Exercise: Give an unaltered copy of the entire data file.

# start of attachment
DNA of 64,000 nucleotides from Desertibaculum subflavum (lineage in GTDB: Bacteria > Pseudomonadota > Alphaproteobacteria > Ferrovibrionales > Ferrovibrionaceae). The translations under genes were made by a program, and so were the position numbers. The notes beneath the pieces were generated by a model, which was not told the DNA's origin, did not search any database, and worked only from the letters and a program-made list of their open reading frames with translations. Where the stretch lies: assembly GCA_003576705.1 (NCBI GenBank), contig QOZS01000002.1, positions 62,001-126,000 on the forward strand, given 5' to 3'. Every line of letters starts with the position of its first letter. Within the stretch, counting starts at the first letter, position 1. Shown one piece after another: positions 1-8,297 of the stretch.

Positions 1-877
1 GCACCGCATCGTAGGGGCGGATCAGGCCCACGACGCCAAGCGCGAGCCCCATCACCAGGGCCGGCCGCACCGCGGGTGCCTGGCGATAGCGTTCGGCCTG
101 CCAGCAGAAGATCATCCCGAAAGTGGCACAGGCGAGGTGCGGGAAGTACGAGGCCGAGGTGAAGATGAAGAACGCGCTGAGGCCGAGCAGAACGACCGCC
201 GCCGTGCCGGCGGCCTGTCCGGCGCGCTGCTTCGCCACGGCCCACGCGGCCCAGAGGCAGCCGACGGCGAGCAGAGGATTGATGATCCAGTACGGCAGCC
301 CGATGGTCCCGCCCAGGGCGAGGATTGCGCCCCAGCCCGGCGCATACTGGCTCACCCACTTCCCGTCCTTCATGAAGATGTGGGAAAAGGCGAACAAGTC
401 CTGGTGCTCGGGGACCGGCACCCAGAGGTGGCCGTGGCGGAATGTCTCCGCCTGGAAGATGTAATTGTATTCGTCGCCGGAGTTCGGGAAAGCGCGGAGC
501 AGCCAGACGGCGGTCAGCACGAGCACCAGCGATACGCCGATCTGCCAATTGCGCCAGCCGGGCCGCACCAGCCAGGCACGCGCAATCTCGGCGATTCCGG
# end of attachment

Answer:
DNA of 64,000 nucleotides from Desertibaculum subflavum (lineage in GTDB: Bacteria > Pseudomonadota > Alphaproteobacteria > Ferrovibrionales > Ferrovibrionaceae). The translations under genes were made by a program, and so were the position numbers. The notes beneath the pieces were generated by a model, which was not told the DNA's origin, did not search any database, and worked only from the letters and a program-made list of their open reading frames with translations. Where the stretch lies: assembly GCA_003576705.1 (NCBI GenBank), contig QOZS01000002.1, positions 62,001-126,000 on the forward strand, given 5' to 3'. Every line of letters starts with the position of its first letter. Within the stretch, counting starts at the first letter, position 1. Shown one piece after another: positions 1-8,297 of the stretch.

Positions 1-877
1 GCACCGCATCGTAGGGGCGGATCAGGCCCACGACGCCAAGCGCGAGCCCCATCACCAGGGCCGGCCGCACCGCGGGTGCCTGGCGATAGCGTTCGGCCTG
101 CCAGCAGAAGATCATCCCGAAAGTGGCACAGGCGAGGTGCGGGAAGTACGAGGCCGAGGTGAAGATGAAGAACGCGCTGAGGCCGAGCAGAACGACCGCC
201 GCCGTGCCGGCGGCCTGTCCGGCGCGCTGCTTCGCCACGGCCCACGCGGCCCAGAGGCAGCCGACGGCGAGCAGAGGATTGATGATCCAGTACGGCAGCC
301 CGATGGTCCCGCCCAGGGCGAGGATTGCGCCCCAGCCCGGCGCATACTGGCTCACCCACTTCCCGTCCTTCATGAAGATGTGGGAAAAGGCGAACAAGTC
401 CTGGTGCTCGGGGACCGGCACCCAGAGGTGGCCGTGGCGGAATGTCTCCGCCTGGAAGATGTAATTGTATTCGTCGCCGGAGTTCGGGAAAGCGCGGAGC
501 AGCCAGACGGCGGTCAGCACGAGCACCAGCGATACGCCGATCTGCCAATTGCGCCAGCCGGGCCGCACCAGCCAGGCACGCGCAATCTCGGCGATTCCGG